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The great divide
Broadband should be available to everyone
Life on the Ark.jpg

Rural Great Bend resident Joey Bahr was featured this week on National Public Radio’s “All Things Considered.” He was interviewed by High Plains Public Radio about rural internet issues.

The story by Davis Condos notes that nearly 11% of U.S. households don’t have access to high-speed Internet but SpaceX founder Elon Musk plans to solve that by launching over 40,000 satellites and offering Starlink satellite internet for $99 a month. Musk is doing this to raise money for his highly touted project of sending humans to Mars.

The need for rural broadband service is not new, and it is far more serious than people not being able to stream movies. Farm Bureau’s position is that broadband access is essential for farmers and ranchers to follow commodity markets, communicate with customers and access new markets around the world.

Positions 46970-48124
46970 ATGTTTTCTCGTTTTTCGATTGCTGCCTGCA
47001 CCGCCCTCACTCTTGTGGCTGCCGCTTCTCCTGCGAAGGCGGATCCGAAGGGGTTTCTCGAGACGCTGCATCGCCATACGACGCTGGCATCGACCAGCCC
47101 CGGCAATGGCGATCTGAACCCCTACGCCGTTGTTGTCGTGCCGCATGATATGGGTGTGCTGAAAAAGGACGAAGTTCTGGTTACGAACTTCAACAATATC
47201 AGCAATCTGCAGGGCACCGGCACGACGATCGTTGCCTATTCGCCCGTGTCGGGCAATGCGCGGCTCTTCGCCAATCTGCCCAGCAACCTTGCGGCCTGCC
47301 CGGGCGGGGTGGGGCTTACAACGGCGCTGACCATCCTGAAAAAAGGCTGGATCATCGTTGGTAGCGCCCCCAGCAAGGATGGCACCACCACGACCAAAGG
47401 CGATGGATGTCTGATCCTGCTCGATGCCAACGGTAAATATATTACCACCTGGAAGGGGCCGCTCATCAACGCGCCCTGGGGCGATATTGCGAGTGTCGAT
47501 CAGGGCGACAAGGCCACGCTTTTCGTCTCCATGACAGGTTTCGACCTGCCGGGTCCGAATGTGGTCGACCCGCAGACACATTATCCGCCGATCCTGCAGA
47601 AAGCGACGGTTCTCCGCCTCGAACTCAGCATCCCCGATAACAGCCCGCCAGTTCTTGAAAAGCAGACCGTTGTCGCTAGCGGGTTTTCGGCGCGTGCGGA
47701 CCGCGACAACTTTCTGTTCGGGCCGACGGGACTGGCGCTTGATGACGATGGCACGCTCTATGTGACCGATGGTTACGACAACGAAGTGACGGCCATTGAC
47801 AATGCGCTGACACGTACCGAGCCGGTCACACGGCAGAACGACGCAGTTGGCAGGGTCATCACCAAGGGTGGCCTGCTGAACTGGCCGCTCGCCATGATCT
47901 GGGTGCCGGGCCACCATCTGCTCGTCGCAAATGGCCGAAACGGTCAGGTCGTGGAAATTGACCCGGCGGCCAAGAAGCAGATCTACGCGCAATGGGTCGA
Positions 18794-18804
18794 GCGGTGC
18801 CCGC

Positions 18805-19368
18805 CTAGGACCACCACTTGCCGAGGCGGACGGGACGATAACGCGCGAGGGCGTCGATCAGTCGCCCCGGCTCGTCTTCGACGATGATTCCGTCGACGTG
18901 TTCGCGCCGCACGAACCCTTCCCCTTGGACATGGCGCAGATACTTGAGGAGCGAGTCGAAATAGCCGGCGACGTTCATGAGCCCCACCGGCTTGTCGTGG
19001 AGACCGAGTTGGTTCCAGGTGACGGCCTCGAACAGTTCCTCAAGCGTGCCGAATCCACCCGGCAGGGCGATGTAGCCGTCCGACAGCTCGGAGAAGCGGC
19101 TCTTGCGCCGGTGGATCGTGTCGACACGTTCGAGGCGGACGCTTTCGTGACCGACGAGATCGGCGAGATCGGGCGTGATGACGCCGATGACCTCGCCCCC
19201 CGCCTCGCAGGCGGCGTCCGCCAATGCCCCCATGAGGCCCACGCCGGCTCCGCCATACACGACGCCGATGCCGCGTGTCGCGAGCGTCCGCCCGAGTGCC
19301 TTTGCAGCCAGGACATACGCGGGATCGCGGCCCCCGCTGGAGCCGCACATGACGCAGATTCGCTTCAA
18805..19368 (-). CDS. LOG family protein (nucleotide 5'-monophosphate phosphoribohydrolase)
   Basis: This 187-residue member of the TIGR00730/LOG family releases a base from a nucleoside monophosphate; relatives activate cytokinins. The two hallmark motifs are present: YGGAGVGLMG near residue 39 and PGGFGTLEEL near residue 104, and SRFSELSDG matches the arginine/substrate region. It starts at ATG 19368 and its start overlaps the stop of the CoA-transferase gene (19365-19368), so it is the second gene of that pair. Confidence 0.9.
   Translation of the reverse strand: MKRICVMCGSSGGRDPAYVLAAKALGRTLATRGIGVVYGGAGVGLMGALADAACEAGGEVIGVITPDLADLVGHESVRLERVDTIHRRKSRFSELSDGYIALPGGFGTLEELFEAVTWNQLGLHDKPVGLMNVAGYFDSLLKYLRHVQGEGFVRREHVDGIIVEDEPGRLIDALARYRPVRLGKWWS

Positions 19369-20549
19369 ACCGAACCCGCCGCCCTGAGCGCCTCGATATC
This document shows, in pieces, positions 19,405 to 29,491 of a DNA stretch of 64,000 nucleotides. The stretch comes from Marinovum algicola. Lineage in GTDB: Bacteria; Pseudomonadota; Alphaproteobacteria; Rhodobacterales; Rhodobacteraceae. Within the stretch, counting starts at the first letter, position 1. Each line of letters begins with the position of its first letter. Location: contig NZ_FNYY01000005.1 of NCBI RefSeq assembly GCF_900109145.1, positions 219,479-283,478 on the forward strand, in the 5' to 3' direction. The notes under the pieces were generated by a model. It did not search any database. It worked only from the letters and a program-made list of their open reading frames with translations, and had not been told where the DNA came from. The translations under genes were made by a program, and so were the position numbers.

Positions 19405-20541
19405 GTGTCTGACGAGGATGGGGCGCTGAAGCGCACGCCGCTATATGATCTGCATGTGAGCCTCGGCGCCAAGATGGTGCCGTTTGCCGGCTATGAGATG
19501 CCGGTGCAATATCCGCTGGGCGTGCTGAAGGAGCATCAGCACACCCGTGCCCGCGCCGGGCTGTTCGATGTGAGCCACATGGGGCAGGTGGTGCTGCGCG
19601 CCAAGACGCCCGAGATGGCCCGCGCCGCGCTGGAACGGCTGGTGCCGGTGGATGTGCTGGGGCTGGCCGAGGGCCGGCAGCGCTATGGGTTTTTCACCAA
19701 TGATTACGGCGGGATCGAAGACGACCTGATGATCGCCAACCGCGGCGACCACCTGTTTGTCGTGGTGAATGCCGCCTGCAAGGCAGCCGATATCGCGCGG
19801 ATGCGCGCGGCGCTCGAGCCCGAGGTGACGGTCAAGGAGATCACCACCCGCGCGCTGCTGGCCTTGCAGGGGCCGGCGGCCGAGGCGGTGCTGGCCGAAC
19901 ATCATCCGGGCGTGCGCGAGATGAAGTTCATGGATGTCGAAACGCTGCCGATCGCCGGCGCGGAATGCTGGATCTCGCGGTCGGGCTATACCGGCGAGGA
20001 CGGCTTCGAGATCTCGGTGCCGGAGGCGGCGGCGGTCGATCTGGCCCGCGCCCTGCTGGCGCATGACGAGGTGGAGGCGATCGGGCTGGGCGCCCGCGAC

It’s also essential to rural residents, whether they farm or not. According to Farm Bureau, rural communities need access to health care, government services and educational and business opportunities. For many rural communities, access can only be gained by using broadband services and sophisticated technologies that require high-speed connections.

It is interesting that Elon Musk might solve the problem through a capitalistic venture, although his proposal does raise some concerns about space junk and constellations created by man-made satellites. However, availability is only one issue when it comes to broadband. Another issue is affordability. The Benton Institute for Broadband & Society reports there is a digital divide.

When it comes to haves and have nots, we’re also realizing that school-age children need access to these services. Brookings notes that COVID-19 has revealed that more than 12 million of 55 million students who were sent home at the end of March did not have home broadband access.

When Congress gets around to looking at ways to improve our nation’s infrastructure, it should not ignore the fact that the internet, like telephone service before it, was once a luxury but is now a necessity for a generation that needs it to communicate, learn and work. That’s true for areas rural, urban and in-between.